Scientific papers that made major contributions

  • #1
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Hello!

I'm very interested in physics, and relatively new to it. I'm doing a degree in Engineering but interested in shifting the Major to physics.
I'm requesting suggestions about scientific paper that EVERY physicist must read in order to get a certain command on the subject. I mean by that scientific papers that made a major contributions in physics.

Thanks for your attention,
 

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  • #2
DrClaude
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I think that reading scientific papers is not the correct approach to learning physics. Here are some reasons, in no particular order:
  • The amount of assumed knowledge from the ready is extremely high for scientific papers. They are intended to be read by the peers of the researchers who did the work.
  • Papers are not written with a pedagogical approach.
  • Some papers are interesting from a historical perspective, but old papers are often full of wholes that were filled by later research. Also, some things, like notation and terminology, can take time to be settled.
You are much better off picking up a textbook on the subject and read the original research only later for a historical perspective.
 
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  • #3
Orodruin
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You are not going to learn physics by reading research papers. What you should do instead to learn the basics is to study textbooks that have been particularly written in order for people to learn the basics from them. You will then advance to more specialised textbooks and review articles in whatever field you choose to specialise in. Then and only then can you start reading recent research papers to know where the front-line research in your subfield is being done.

Scientific papers are not written for people to learn from, they are written as communications between specialists in order to advance the field. This will usually not be as pedagogical as a textbook. As an example, nobody should try to learn relativity from Einsteins original papers. It would be a complete waste of time. The didactics of relativity have improved and developed over the last 100 years and you would be much better off by picking up a modern textbook.

Edit: Just scooped by @DrClaude ... At least we are saying basically the same thing.
 
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ZapperZ
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Hello!

I'm very interested in physics, and relatively new to it. I'm doing a degree in Engineering but interested in shifting the Major to physics.
I'm requesting suggestions about scientific paper that EVERY physicist must read in order to get a certain command on the subject. I mean by that scientific papers that made a major contributions in physics.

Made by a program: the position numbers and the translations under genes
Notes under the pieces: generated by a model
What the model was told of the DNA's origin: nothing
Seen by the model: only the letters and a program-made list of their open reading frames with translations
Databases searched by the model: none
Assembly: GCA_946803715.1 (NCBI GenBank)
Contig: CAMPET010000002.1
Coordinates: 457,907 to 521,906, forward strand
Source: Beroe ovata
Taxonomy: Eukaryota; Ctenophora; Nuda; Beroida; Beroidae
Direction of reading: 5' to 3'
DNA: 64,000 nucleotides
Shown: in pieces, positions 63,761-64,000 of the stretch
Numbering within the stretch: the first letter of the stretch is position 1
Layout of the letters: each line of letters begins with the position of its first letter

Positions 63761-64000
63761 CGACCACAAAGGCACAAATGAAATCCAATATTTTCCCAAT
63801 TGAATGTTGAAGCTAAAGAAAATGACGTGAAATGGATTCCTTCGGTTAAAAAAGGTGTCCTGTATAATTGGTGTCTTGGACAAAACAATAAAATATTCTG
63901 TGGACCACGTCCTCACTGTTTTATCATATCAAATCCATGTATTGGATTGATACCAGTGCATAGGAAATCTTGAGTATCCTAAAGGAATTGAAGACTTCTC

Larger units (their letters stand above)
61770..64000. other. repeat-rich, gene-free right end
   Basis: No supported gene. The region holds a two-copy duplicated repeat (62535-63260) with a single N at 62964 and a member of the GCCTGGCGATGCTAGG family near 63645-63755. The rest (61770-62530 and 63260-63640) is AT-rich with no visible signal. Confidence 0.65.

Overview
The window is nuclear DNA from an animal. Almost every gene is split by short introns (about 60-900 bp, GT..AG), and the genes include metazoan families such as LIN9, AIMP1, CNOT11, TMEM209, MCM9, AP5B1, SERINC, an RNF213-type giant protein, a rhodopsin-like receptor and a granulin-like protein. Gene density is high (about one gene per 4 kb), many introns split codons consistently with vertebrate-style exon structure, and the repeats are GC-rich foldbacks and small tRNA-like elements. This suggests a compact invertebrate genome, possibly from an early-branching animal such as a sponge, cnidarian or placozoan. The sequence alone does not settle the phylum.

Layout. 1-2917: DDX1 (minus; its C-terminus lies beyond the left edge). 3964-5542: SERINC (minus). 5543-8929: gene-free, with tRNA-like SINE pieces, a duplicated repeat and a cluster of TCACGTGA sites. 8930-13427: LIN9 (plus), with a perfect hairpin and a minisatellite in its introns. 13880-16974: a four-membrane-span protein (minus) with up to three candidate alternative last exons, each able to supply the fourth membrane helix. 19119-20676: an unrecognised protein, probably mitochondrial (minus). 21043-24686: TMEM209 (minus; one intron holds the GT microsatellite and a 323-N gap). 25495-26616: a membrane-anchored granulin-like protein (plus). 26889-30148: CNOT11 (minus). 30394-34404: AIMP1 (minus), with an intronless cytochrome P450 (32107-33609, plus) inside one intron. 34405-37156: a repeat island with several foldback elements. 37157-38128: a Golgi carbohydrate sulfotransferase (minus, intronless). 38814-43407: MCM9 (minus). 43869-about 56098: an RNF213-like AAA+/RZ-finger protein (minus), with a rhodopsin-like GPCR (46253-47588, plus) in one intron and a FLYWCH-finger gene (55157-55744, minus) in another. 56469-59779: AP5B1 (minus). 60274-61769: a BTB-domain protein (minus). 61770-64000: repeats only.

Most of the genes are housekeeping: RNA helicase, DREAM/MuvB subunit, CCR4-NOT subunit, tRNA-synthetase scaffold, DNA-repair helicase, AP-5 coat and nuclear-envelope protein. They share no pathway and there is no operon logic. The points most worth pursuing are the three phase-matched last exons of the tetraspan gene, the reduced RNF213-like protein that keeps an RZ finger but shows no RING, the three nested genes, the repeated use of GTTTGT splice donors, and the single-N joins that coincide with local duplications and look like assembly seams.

Thanks for your attention,

I'll add to what have been said. You have a slightly-skewered view of what it takes to learn physics.

Learning requires a systematic approach to understanding something. This is why we have excellent books, great teachers, etc... Presenting a subject matter to students is DIFFERENT than discussing the same topic with experts in the field. Scientific papers are meant for the latter. It isn't meant to TEACH you about what the subject is, because the author assumes that people whom the papers are meant for are already experts in that area.

It is why we do not give students physics papers to read and learn from in intro physics classes.

Zz.
 
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For original papers, you could read Newton’s Principia but it’s difficult to understand since modern physics math notation is markedly different.

You might also read Einstein’s papers from his miracle year on Special Relativity, Brownian motion and the photoelectric effect and then later his General Relativity papers. These are quite insightful although physics has gone much further beyond what they imagine.

For Quantum Mechanics, you might read the papers of Bohr, Heisenberg, Schrodinger, Pauli et al...

Many of the early modern physics papers are available in collected works books like Hawking's book The Dream that Stuff is Made Of or Diracs yellow QM book.

Dover also has some collected works along with Newton’s Principia and Maxwell's treatise on Electromagnetism.

I had one prof who said that as a grad student, he read all the seminal papers of QM to better understand what he was learning. His tests were extremely hard. However, I think reading these papers is something best left to science historians who are interested in tracking the evolution of physics theories through the ages.
 
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